“[44] in Sabah Gas Industries Sdn bhd v trans Samudera lines (S) Sdn bhd [1993] 2 mlJ 396, it was similarly held that a party who had been given every opportunity to submit and to take part in arbitration proceedings in london ought to have challenged the conduct of the arbitrator and/or validity of the award in the english Courts and not here. Similarly in Hebei Import & Export Corp v Polytek Engineering Co ltd FAC V No 10 of 1988 (Hong Kong), the Court of final appeal of Hong Kong held that a party may be precluded by his failure to raise a point before the court of supervisory jurisdiction from raising that point or issue before the court of enforcement.

 

[45] for the above reasons, i am in agreement with the appellant’s submission that this issue could not be raised in the court here being the court of enforcement. if at all the respondent wanted to raise the issue that the respondent was not a party to the arbitration agreement this must be done in the english courts as the supervisory courts.”

 

(d) the New York Convention and enforcement - the New York Convention is relevant only to ‘foreign arbitral awards’. it has got nothing to do with foreign judgments. foreign arbitral awards in Malaysia are enforced through the provision of Sections 38 and 39 of aa 2005. Sections 38 and 39 have literally subsumed articles 35 and 36 of the model law. articles 35 and 36 had subsumed the criteria for recognition and enforcement as stated in the New York Convention. articles 35 and 36 arguably, have preserved ‘passive remedy’.

 

What is pertinent to note under the New York Convention as well as article 36 of the model law is that the court where the enforcement proceeding is commenced always has a judicial discretion to enforce an arbitration award. [See Dalmia Cement Ltd v National Bank of Pakistan [1975] Qb9]. What this points to is that although the New York Convention does not guarantee a foreign arbitral award will be recognised as of right but it nevertheless places the discretion to enforce the award in the hands of the enforcement court. it is trite that this discretion cannot be arbitrarily exercised but in the realm of international arbitration, the courts are expected to do so within the jurisprudence of comity as well as the reciprocity principle to give deference to article iii of the New York Convention. the Contracting States as well as the model law states are expected to show deference to the judgement of seat court which is empowered to ensure the arbitral process is assisted and supervised to deliver an award which will be recognised by another contracting state for its enforcement. article iii states as follows:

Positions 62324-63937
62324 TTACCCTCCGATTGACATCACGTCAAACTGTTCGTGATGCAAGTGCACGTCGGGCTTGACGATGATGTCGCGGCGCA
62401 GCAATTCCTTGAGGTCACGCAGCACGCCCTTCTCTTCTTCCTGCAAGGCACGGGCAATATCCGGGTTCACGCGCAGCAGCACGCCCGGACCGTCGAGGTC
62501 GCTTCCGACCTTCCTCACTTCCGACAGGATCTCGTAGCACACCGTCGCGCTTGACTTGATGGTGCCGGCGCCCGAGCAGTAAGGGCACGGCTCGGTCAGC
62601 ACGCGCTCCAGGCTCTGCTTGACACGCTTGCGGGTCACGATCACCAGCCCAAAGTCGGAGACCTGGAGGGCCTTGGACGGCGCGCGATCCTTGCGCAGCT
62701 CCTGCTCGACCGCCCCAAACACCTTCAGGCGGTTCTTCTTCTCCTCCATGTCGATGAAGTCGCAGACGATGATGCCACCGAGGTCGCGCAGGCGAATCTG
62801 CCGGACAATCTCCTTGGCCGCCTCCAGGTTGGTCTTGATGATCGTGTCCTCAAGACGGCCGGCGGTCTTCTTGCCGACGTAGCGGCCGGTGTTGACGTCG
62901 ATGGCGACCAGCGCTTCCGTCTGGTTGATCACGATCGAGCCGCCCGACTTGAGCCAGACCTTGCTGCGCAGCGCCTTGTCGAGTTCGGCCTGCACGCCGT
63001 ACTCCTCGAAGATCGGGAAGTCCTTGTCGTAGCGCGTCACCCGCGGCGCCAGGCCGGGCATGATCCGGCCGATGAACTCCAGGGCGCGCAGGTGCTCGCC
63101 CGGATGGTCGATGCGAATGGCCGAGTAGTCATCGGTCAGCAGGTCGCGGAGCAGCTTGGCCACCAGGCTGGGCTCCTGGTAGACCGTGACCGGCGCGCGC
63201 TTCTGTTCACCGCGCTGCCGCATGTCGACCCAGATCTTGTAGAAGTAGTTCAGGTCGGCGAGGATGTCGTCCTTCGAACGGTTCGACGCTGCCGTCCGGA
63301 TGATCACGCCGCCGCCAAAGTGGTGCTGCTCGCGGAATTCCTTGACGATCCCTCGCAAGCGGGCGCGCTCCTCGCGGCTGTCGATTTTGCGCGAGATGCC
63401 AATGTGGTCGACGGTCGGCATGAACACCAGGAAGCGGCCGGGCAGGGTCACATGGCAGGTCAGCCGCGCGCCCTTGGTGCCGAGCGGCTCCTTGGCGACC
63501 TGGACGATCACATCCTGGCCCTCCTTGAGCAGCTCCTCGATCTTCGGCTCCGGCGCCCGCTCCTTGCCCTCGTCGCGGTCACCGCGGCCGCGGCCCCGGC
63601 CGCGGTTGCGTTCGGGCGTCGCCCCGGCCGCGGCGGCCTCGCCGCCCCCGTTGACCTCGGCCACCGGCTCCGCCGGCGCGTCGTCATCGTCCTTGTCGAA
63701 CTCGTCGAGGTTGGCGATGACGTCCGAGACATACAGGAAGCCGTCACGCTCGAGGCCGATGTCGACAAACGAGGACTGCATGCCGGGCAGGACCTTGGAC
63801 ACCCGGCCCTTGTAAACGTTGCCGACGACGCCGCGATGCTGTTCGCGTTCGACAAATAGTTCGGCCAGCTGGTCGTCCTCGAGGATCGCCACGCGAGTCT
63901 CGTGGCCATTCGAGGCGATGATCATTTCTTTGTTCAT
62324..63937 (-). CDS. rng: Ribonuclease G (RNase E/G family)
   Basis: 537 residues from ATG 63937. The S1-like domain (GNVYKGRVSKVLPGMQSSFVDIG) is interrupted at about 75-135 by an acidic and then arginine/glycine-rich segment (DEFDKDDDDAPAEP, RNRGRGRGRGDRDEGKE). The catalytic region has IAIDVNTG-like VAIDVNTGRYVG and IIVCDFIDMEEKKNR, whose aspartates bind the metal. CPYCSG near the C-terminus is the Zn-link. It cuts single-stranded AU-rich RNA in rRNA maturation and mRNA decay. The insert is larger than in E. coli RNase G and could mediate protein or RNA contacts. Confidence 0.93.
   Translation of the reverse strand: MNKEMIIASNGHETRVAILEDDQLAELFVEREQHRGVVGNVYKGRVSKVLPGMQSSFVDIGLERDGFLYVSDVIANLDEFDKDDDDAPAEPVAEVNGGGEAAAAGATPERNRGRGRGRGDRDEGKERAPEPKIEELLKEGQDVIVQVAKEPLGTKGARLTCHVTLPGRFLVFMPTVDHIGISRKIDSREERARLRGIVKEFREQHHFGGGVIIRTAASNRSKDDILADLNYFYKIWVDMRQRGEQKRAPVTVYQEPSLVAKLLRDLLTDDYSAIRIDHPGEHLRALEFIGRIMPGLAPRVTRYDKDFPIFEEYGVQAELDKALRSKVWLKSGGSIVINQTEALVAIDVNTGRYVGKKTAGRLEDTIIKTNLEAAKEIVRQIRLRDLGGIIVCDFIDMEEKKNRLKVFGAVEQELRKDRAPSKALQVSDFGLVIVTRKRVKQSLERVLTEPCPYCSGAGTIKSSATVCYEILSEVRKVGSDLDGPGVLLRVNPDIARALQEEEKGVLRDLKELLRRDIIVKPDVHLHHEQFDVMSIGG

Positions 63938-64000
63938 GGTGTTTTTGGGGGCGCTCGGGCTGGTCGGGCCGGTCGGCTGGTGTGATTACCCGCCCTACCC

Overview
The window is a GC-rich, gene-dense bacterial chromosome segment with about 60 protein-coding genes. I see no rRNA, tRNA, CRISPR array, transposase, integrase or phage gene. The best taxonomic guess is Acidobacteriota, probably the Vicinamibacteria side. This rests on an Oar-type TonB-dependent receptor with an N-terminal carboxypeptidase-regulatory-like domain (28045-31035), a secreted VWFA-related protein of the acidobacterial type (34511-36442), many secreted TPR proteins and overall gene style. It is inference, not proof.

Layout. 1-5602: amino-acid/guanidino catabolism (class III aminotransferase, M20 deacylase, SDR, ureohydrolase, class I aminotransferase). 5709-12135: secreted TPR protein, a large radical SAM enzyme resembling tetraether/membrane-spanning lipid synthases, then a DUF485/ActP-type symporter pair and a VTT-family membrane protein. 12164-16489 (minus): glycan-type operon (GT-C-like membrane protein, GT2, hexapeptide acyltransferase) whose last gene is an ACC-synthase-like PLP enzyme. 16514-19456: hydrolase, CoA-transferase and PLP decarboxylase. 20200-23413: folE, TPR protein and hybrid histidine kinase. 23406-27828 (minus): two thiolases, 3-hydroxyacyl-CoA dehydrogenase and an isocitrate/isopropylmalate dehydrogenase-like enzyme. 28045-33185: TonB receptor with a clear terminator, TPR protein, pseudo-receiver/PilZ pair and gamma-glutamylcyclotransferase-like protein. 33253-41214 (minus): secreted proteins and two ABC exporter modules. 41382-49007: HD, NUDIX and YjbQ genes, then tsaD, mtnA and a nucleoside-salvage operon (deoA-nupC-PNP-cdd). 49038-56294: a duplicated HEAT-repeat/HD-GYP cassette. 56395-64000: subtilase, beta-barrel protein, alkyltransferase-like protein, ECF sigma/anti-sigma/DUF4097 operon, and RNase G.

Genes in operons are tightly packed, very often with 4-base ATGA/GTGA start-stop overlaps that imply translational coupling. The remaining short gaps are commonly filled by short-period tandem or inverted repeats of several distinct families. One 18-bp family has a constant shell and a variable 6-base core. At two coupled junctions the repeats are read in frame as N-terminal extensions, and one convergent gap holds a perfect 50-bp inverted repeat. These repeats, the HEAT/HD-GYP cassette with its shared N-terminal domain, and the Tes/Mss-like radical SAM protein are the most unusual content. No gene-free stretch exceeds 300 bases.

“each Contracting State shall recognize arbitral awards as binding and enforce them in accordance with the rules of procedure of the territory where the award is relied upon, under the conditions laid down in the following articles. ..............................”.

 

(e) Scheme of New York Convention and Model Law the scheme of the New York Convention and the model law has been formulated to enable the seat court to assist and supervise the arbitral process to deliver an award which will be recognised and enforced under the New York Convention. the model law complements the New York Convention and attempts to achieve a universal standard of fairness relating to arbitration proceedings as well as in the enforcement of the awards. When both are read conjunctively, it demonstrates the fact that the enforcement court should refrain itself from re-evaluating the award making process as there is already in place a specific procedure at the seat court to set aside an arbitration award which has been agreed upon by the parties. the registration process should only be administrative in nature if a court of competent jurisdiction of the seat has evaluated the complaint of the respondent unless that seat court is not reputed for its independence or impartiality or the complaint has not been taken up in the seat court at all. [See Galsworthy Ltd of the Republic of Liberia v Glory Wealth Shipping Pte Ltd [2010] SghC 304].